A slouch of models
A bask of crocodiles
A tower of giraffes
An erudition of editors
A maze of bureaucrats
An unemployment of graduates
A scold of seamstresses
A number of statisticians
A walk of snipe
These are less than one hundredth of the old and new collective terms collected in James Lipton's "An Exaltation of Larks."
Madame L has had great fun skimming through this book's "Ultimate Edition" of 1991. (It was first published in 1968 and revised in 1977.) She hasn't even tried to read through the whole thing. The first chapter, titled "The Beginning," is downright intimidating in its erudition. (An erudition of editors would have swooned at the reams of papers and bibliographies of books the author has read, and the realms of knowledge he has explored, to compile these expressions.)
Madame L, neither being erudite nor having the patience nor the scholarly nature to read through the history of each expression, has flipped through randomly just for the fun of finding the occasional wonderful "noun of multitude."
One of the oldest is "a pride of lions" (from The Book of St. Albans (1486). One of the newer ones, from a list including "a membership of Presbyterians" and "a mass of priests," is "a book of Mormons." Ha ha.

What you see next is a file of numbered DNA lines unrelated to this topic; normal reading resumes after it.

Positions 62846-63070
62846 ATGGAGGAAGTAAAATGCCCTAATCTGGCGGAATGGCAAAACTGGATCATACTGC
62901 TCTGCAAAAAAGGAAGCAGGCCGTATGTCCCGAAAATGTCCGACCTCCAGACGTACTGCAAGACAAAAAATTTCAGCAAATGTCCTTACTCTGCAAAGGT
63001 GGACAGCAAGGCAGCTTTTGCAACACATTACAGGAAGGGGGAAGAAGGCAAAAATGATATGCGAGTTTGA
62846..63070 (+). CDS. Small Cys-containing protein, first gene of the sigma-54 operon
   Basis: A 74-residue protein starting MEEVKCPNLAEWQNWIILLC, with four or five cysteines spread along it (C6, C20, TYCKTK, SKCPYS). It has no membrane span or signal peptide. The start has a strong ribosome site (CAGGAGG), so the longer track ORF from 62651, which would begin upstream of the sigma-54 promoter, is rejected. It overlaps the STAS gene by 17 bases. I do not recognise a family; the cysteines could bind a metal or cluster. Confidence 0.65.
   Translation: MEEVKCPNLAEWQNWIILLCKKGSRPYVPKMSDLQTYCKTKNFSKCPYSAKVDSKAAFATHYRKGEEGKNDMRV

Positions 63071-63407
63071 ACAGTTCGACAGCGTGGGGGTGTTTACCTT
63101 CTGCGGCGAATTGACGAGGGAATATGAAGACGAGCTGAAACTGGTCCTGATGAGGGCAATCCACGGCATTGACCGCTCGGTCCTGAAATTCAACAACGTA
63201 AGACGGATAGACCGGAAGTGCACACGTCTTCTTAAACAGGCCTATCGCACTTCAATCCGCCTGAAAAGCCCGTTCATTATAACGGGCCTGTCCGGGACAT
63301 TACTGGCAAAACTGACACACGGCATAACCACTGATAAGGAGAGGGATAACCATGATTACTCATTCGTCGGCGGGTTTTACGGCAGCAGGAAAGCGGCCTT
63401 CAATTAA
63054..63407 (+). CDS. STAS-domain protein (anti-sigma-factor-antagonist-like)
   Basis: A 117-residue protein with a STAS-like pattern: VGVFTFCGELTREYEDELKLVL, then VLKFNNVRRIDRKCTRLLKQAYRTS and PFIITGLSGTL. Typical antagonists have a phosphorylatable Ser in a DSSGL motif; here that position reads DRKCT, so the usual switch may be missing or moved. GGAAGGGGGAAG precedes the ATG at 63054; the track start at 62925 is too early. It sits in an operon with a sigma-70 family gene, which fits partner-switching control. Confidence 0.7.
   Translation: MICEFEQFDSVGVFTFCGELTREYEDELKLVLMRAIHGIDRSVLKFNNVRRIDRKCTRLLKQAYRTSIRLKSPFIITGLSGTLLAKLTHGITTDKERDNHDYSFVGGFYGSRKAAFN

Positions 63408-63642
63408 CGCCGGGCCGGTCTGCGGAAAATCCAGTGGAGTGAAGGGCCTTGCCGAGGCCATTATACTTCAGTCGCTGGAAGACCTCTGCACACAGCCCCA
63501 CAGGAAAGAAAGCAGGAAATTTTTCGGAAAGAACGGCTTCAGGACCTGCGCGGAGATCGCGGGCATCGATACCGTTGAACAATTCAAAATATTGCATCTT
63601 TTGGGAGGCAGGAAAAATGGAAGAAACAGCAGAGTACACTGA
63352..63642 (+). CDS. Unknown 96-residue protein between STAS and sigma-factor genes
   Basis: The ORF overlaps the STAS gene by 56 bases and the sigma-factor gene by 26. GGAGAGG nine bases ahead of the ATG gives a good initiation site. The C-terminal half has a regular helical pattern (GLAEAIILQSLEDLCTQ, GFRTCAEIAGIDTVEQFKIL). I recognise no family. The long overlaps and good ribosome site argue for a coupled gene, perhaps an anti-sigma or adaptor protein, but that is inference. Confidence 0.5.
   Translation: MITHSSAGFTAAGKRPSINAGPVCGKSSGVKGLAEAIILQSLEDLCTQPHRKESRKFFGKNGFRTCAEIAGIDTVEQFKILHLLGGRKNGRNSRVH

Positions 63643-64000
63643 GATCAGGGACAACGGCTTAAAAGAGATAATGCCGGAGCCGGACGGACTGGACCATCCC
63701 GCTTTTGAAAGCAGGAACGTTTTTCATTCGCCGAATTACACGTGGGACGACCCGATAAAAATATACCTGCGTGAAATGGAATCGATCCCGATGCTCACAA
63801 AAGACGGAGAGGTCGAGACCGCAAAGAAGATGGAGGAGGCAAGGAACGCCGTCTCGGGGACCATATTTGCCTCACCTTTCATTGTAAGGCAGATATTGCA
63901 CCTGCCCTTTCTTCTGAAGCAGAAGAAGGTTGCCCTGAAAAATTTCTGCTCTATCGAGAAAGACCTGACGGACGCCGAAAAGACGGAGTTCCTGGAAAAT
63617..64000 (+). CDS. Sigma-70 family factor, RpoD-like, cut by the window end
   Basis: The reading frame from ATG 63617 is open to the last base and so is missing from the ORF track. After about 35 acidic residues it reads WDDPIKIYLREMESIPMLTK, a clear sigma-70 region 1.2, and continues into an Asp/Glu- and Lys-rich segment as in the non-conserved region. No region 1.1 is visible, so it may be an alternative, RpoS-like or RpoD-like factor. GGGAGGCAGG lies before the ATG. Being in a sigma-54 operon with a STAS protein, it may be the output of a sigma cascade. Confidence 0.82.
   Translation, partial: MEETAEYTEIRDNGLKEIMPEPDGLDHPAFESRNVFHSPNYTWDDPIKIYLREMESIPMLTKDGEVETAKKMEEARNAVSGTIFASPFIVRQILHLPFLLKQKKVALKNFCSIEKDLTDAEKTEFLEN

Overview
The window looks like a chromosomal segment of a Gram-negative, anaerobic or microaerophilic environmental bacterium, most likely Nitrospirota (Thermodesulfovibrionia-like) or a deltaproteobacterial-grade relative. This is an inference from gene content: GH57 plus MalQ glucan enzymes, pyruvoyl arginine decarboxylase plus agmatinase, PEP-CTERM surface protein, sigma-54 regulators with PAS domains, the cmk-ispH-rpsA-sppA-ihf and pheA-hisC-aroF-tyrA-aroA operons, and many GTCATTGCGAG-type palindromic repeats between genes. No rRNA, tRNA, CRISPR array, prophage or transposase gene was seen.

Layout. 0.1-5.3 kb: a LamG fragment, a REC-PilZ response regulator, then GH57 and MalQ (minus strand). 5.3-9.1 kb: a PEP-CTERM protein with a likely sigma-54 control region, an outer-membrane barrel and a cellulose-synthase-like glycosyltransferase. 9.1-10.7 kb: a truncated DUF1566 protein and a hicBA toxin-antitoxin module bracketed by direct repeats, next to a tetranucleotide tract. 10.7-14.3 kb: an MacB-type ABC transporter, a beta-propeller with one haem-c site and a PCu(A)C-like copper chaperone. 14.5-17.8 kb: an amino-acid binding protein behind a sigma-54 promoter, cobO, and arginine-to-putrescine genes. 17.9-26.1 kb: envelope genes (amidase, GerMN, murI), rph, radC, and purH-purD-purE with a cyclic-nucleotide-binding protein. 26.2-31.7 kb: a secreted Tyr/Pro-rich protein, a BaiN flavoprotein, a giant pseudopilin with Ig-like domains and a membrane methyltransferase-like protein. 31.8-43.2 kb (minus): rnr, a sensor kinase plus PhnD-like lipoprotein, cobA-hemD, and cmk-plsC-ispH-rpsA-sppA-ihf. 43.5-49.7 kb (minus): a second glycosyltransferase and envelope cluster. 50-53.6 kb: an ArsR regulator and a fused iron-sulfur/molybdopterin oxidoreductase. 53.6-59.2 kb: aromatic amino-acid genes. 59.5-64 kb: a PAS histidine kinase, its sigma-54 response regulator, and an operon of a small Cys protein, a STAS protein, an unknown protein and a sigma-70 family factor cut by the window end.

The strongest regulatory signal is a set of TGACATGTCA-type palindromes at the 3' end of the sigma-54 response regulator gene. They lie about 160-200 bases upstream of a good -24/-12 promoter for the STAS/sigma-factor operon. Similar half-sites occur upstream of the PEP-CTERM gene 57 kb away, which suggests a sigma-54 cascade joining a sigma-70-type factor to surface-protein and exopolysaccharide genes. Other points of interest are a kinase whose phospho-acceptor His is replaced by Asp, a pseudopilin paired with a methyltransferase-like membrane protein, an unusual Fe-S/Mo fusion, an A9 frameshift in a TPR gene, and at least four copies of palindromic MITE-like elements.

The index helpfully lists the ending of every collective expression so Madame L, or any other lazy reader, can find the appropriate word for the start of the expression.
So, for example, Madame L wanted to find what a crowd of Egyptologists might be called, so she looked up "Egyptologist" and found that they've been called "a pyramid of Egyptologists." On that same page, she found the terms "a shower of meteorologists," "a stratum of geologists," "a web of arachnologists," "a nucleus of physicists," and so on.
But although Madame L knew that a group of bees was a swarm, and confirmed that by looking up "bees," when she tried to find what crowd of people or objects "a swoon" would be associated with, there was no helpful index for that.
Madame L invites her Dear Readers to join her in inventing new collective expressions. What group, for instance, do you think "a swoon" would refer to? Or "a desert"? Or "a blanket"? Or "an anything"?
Madame L thinks you'll enjoy this book as much as she is enjoying it, especially if you read it this way. It's available new at Amazon.com for $11.44 and used from $2.97. ("An enjoyment"?)